There’s this saying in English that goes something like, “You can’t have your cake and eat it, too.” Chris never particularly liked it – he’s always like, “Look, here’s the cake, and I’m eating it, so I’ve had it and I’m eating it!” and I’m like, “But you don’t have it anymore…” and he’s like, “But I had it,” and I’m like, “Yeah – you don’t get this expression, do you?”
I, on the other hand, have always really clung to it as one of the few really and truly grown-up things I get. I don’t, for the record, stand by or even too closely to such classics as, “That’s just the way things are,” or, “Life isn’t fair.” Those are dumb. But the cake thing I get.
So it goes: living abroad has its many wonderful qualities, but there are lots of things one loses in the decision. I do love the oomph it gives to living: learning new customs, hearing a different language, learning that language, learning that the customs make a lot more sense when one has the language, etc. There’s also the different food, architecture, weather, currency, music, and just general way of going about life. And while it can be a bit tiresome after a while, I’m so unaccustomed to the norms of my place of origin by now (it’s been a few years, after all), I think I’ve become more accustomed to the not-knowing. On the other hand, particularly in my late-early thirties, particularly in a place where my native language is not widely spoken, making new friends has become a right pain in the arse. So much so, I haven’t really done it for a number of years.
Correct me if you think I’m bonkers, but I really feel like this is a 30’s phenomenon. And I don’t think it has anything to do with having kids or being responsible. I think we’re all just a bit knackered from all that trusting we had to do to get the friends we’ve got so far. Also, my best friends are all a bit nuts, and I love them and accept that – in point of fact, it’s what makes me love them – but I don’t really fancy dealing with new people’s neuroses. Does that sound terrible? We have, however, reached out to a few people to see if there’s space for friendship…and it’s true we’ve had a little luck. We made a friend in the Philippines, for example, who lives in Bordeaux, and we’ll visit her in a week or so. Also, we’ve made one friend here in Le Puy, and he has a kid, so that’s like an extra half-sized friend – admittedly, there are subjects we avoid in his company – namely sex and politics – but otherwise he’s alright. He does magic tricks.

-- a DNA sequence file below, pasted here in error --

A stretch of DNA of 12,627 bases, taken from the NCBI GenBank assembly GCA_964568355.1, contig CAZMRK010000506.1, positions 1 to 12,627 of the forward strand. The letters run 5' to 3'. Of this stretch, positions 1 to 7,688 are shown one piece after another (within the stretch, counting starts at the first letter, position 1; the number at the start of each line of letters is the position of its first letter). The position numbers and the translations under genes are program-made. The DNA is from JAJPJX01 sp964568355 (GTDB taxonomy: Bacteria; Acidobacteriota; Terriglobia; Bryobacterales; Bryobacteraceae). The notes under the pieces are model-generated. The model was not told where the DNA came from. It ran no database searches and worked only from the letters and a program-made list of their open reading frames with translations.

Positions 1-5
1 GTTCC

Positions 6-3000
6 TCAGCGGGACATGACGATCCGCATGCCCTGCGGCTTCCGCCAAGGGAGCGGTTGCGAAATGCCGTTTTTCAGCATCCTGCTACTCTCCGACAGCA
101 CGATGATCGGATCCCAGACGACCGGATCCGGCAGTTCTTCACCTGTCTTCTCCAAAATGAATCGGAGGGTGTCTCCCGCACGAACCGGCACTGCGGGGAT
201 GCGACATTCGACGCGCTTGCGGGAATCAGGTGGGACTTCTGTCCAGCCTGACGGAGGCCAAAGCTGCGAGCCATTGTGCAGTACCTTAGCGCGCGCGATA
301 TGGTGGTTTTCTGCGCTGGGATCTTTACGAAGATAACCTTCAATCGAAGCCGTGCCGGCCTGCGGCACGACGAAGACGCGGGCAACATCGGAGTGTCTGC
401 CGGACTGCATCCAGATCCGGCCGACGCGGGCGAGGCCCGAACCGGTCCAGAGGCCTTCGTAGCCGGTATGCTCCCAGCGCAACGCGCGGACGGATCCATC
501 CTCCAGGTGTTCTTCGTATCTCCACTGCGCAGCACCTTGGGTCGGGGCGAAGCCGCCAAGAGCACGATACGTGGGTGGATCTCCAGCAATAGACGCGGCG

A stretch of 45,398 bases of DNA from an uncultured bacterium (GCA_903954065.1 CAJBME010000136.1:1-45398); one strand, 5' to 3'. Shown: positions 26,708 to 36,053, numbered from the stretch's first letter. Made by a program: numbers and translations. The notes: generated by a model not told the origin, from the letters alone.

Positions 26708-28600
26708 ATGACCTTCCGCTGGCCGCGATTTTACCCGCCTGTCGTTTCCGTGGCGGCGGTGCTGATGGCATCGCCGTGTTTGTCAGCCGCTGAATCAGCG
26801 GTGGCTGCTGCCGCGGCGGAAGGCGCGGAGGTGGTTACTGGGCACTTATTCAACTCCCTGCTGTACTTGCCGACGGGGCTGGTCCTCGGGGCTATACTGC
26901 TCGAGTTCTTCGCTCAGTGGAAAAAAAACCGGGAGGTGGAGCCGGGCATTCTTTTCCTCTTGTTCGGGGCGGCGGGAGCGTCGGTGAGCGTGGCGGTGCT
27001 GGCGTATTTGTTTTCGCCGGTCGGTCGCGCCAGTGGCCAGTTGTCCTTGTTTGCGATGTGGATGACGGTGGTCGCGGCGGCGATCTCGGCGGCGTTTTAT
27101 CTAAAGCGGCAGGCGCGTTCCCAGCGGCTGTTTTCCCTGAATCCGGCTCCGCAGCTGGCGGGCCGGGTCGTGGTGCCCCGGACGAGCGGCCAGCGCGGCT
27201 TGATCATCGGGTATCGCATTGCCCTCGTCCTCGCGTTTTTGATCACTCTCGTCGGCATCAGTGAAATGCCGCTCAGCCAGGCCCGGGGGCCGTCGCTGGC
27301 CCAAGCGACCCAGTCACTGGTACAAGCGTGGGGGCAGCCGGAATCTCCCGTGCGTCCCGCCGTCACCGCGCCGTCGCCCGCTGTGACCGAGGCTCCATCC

Still, there is nothing quite like sharing time and space with a friend you know you’ll have for life. Last week a couple of friends paid us a visit, one of whom still lives in London. He was here for the week, and we didn’t do a whole lot of anything…we took long walks, talked, ate, talked, had a few drinks and talked some more. We do enjoy talking. He might say that it’s me who enjoys talking, and as my friend he takes it upon himself to listen, but if you’d been a fly on the wall, you’d know that he talks nearly as much as I do. Nearly.
Here’s the thing about really good old friends: there’s no wondering going on. That’s not to say that there won’t be difficult moments, but the fact is, with our best friends, we’ve had all the painful, trying, and/or embarrassing times already, so if there’s more ahead, we know just exactly how bad it can actually be. And there is great comfort in that knowing. As well as a bit of an edge. Particularly if you have a good memory (Remember that time when…). Good friends sometimes finish each other’s sentences (annoying), but they often know what the other thinks about something without having to ask (excellent). Between two of the world’s most awkward souls (me and A, for example), the bits shared are anything but. There are inside jokes and knowing glances and comfortable silences (although A might argue that there aren’t enough of that last one).
The other day in my French class, I told the teacher that the way French people say “I missed you” is really difficult for me to understand. They say, Tu as me manqué, which translated literally means “You’ve missed me.” Of course my teacher retorted that she found the English way quite bizarre – which I suppose is probably true, but I really think that English wins this particular battle on logic alone, but whatev’s. The point is, I was strolling through our local park with A the other day, remembering the many times we strolled through our old local park in London, and how things really do seem to come full circle with certain people, and I thought about that phrase. And it occurred to me that he had missed me. And I knew he’d missed me without him even saying so – it’s one of those things that go without saying amongst great friends.
At the time I thought it was really profound…I realize now that it actually didn’t make me understand why the French say it like that any better. At least it will help me remember. And maybe that’s what great friends do best. They help us remember.